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Remembering Bubba Watson's protest at Valhalla at the 2014 PGA Championship

May 13, 2024
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Andrew Redington

LOUISVILLE — Valhalla is hosting the 2024 PGA Championship, the fourth time the course has served as the venue for the PGA of America's flagship event. And while the Louisville course has produced a number of indelible scenes as PGA host, it’s worth remembering one of Valhalla's weirder moments: A protest over a long drive contest.

In 1949 the PGA Championship held a long drive event during practice rounds. The competition became popular with the field and spectators, and winning brought a level of bragging rights to the victor. For example, Jack Nicklaus, who won the long drive in 1963 and 1964, still carries his “trophy”—a gold money clip—with him to this day. "It was a great gallery favorite," Nicklaus said in 2014. "The people came out and they watched it. You went out and saw big, long drives, things you probably wouldn't do in the tournament. I think it created some excitement."

The event became such a hit that it was eventually spun off into its own entity; in 1974 the long drive event moved away from the PGA Championship to broaden those who could enter, which ushered in a new era of contestants who specialized in solely hitting bombs. But after a 30-year hiatus the PGA of America resurrected the long drive event for a practice round, tabbing the 590-yard par-5 10th for players to swing away for the prize.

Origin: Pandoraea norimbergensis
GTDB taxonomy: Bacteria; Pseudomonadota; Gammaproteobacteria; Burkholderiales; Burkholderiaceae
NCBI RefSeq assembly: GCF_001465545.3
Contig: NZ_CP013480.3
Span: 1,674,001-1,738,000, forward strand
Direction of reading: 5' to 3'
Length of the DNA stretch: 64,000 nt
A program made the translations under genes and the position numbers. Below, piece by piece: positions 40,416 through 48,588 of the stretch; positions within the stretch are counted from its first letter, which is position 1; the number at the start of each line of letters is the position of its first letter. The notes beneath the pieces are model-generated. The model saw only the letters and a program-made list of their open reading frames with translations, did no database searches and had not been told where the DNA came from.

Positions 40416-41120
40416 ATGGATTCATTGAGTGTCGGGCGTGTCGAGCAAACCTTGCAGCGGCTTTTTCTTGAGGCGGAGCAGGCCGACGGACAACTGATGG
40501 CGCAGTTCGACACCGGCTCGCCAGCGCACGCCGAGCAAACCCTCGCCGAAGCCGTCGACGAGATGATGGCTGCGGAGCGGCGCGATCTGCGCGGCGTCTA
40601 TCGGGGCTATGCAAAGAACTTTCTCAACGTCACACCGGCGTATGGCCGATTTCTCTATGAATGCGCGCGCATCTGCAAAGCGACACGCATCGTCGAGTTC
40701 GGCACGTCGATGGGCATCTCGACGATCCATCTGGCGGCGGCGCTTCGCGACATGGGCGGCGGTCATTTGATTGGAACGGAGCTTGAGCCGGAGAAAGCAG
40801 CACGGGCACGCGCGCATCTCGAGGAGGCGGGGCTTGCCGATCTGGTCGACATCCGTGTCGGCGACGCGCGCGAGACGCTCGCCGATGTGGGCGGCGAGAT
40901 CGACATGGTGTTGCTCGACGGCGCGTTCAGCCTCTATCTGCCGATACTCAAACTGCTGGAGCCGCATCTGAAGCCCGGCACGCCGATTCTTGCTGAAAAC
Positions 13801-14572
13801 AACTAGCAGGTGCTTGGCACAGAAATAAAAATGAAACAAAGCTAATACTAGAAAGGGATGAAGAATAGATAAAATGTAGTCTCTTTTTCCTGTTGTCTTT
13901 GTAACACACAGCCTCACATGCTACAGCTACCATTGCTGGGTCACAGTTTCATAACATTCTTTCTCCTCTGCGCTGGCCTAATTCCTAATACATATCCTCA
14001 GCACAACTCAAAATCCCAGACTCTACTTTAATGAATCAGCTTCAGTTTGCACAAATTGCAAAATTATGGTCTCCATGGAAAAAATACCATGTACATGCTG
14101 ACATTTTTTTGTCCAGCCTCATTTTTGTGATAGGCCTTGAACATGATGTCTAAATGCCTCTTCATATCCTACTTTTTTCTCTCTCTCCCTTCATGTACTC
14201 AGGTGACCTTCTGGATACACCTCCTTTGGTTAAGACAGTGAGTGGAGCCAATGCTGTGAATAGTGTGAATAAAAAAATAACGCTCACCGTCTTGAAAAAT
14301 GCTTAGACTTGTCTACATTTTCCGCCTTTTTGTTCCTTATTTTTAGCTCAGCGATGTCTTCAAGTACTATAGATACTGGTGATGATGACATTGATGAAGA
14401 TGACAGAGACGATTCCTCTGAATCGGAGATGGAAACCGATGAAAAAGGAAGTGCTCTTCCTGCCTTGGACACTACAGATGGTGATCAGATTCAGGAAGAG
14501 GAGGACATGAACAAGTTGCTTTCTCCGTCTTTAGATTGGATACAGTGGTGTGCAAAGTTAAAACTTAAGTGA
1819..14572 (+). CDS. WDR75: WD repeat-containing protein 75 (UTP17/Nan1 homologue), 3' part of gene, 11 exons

Bubba Watson, however, was not amused.

Watson, then the reigning Masters champ, did not find the event to be fun, ripping the PGA of America for the decision.

“I want to practice the game of golf,” he said. “I want to learn this golf course. I haven’t seen the 10th hole. I don’t see that we should have a competition like that while we’re playing a practice round and learning the golf course, trying to win a great championship. There’s no reason to make something up in the middle of the practice round like that. That’s just me. Like it or not, that’s just who I am.”

To illustrate his displeasure, when Watson was introduced during a Tuesday practice round on the 10th tee, Watson pulled out a 3-iron. Given he hit a driver at the 10th the rest of the week, Watson made sure to let the media know the iron wasn’t an accident.

“I was just trying to prove a point that nobody cared about,” Watson said after the contest. “I’m here to win a championship. I’m not here to goof around.” He later added the contest “just seems hokey to me.”

Watson made the cut but did not factor into the championship, ultimately finishing T-64.

There will be no controversy this year. Watson did not qualify for the event, and the PGA of America again discontinued the long drive. Nevertheless, Watson’s protest is a charming mark in the PGA’s oddity-filled history.